Advancements in technology are meant to make our lives easier, but what happens when the companies we rely on find other ways to profit from us? Well, class actions happen. In this issue, we'll touch on the latest Apple settlement and explore an investigation into the wireless phone chargers that come pre-installed in certain GM vehicles. Plus, a setback for the Kellogg sugary cereal settlement and the supposedly worthless insurance you need to take part in a Spartan Race. Read on for more.
Wireless chargers are a convenient piece of tech. But, like with anything else, they can become extremely frustrating when they don’t work – especially when we’re driving. Attorneys working with ClassAction.org are now looking into whether a class action can be filed against General Motors over claims that the wireless chargers that come pre-installed in several vehicle models don’t work with a slew of Apple and Android phones. Drivers are finding that their phones either won’t charge at all or will charge for a few seconds and then stop. One driver reported that a replacement charging system ended up costing him $500 out of pocket since GM wouldn’t cover the replacement – even though the original charger never worked. If this issue sounds all too familiar, help this investigation and let us know what happened to you.
After being accused of intentionally slowing down older iPhones through a series of software updates, Apple has agreed to pay as much as $500 million to settle two-plus years of litigation. The proposed deal looks to cover all current and former iPhone 6, 6 Plus, 6s, 6s Plus, 7, 7 Plus and SE device owners who ran iOS 10.2.1 or later or iOS 11.2 or later before December 21, 2017. Now, the settlement is still in its preliminary stages, so there isn’t a way for class members to file claims just yet. When and if we see final approval, iPhone users can expect between $25 and $500 for each phone affected. In the meantime, this is everything we know so far.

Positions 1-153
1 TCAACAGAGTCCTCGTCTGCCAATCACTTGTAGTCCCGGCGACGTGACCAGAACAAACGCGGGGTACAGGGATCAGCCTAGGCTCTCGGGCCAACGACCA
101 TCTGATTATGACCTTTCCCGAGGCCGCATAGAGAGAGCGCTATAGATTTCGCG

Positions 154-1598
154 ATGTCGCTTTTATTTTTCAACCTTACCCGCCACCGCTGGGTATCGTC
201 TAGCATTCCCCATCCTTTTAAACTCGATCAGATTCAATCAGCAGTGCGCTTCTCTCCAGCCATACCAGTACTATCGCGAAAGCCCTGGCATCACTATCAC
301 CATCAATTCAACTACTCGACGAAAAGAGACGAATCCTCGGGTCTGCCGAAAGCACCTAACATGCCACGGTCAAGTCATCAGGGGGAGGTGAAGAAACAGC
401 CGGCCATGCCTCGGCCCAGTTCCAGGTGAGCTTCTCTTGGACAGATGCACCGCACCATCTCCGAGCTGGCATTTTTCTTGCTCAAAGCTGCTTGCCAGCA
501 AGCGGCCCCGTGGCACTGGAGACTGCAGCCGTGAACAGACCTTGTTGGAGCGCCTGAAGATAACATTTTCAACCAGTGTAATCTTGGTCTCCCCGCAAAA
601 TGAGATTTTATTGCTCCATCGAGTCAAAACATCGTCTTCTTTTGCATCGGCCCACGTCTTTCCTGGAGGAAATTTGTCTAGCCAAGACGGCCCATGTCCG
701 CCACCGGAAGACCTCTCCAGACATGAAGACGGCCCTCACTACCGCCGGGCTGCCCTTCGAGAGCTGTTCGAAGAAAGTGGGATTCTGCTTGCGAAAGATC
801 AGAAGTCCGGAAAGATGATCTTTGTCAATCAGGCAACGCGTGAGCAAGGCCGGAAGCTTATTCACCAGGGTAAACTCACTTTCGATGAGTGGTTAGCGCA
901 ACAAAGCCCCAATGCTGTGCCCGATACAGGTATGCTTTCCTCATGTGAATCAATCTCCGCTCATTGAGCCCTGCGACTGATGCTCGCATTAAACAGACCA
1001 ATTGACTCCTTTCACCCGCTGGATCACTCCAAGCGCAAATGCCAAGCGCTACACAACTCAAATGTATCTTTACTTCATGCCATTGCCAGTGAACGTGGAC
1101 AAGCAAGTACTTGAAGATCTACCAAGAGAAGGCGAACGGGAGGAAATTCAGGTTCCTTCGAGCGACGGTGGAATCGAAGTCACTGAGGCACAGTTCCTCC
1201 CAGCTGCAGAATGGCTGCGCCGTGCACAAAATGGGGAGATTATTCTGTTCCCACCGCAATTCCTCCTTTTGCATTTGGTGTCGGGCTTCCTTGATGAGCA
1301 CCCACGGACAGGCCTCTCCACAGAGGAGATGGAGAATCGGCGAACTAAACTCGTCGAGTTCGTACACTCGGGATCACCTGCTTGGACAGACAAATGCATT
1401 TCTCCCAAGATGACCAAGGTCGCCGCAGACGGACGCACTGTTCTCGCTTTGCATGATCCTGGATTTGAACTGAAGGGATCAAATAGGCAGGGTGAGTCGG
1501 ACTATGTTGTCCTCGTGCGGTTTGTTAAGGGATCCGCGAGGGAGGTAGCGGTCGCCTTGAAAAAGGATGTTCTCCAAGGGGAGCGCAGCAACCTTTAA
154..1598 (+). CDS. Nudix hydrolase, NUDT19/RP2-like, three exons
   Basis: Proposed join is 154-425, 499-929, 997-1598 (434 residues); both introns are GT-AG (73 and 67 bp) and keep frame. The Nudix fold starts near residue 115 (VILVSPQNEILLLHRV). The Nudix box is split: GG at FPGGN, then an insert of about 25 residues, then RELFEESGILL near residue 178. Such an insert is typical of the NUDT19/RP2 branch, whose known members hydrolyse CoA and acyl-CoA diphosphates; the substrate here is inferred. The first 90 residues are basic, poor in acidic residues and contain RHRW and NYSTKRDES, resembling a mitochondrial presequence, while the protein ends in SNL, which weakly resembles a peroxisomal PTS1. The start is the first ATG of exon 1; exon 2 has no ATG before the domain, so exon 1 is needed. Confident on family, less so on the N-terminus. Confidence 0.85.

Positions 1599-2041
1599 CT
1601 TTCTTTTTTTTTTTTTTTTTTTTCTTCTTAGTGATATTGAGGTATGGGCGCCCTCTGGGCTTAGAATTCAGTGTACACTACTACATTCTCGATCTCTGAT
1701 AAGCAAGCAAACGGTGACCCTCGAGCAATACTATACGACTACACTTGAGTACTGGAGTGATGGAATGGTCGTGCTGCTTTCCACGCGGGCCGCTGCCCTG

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Just when it seemed like all was said and done with the proposed settlement over Kellogg’s high-sugar cereals and snack bars, a federal judge has sent the deal back to the drawing board. Occasionally, we are reminded that no matter how certain a settlement may seem, the judge always has the final say as to whether or not it goes through. The denial of the proposed settlement prolongs litigation that’s entered its fourth calendar year—not to mention extends how long consumers will have to wait before they’ll be able to file their claims. But, it’s not over yet as the parties involved have time to revise the settlement details. The judge noted several reasons for the settlement’s denial and we have them outlined for you here.
If you hosted an event that has competitors jumping over fire, crawling under barbed wire and climbing walls while covered in mud, it would make sense to watch your back. So, it comes as no surprise to find out that obstacle course event organizer Spartan Race Inc. requires its participants to pay an insurance fee when they sign up. According to a recently filed class action, however, this insurance is “nearly worthless” and provides only secondary coverage, meaning participants will still have to go through their own insurer to seek coverage for any medical expenses. Plus, to racers, it seems like Spartan is just passing on the $14 charge to a third-party insurer when it’s really pocketing some of the fee and pulling in a “massive profit” in the process, the suit claims. Want to know more? Here are the details.
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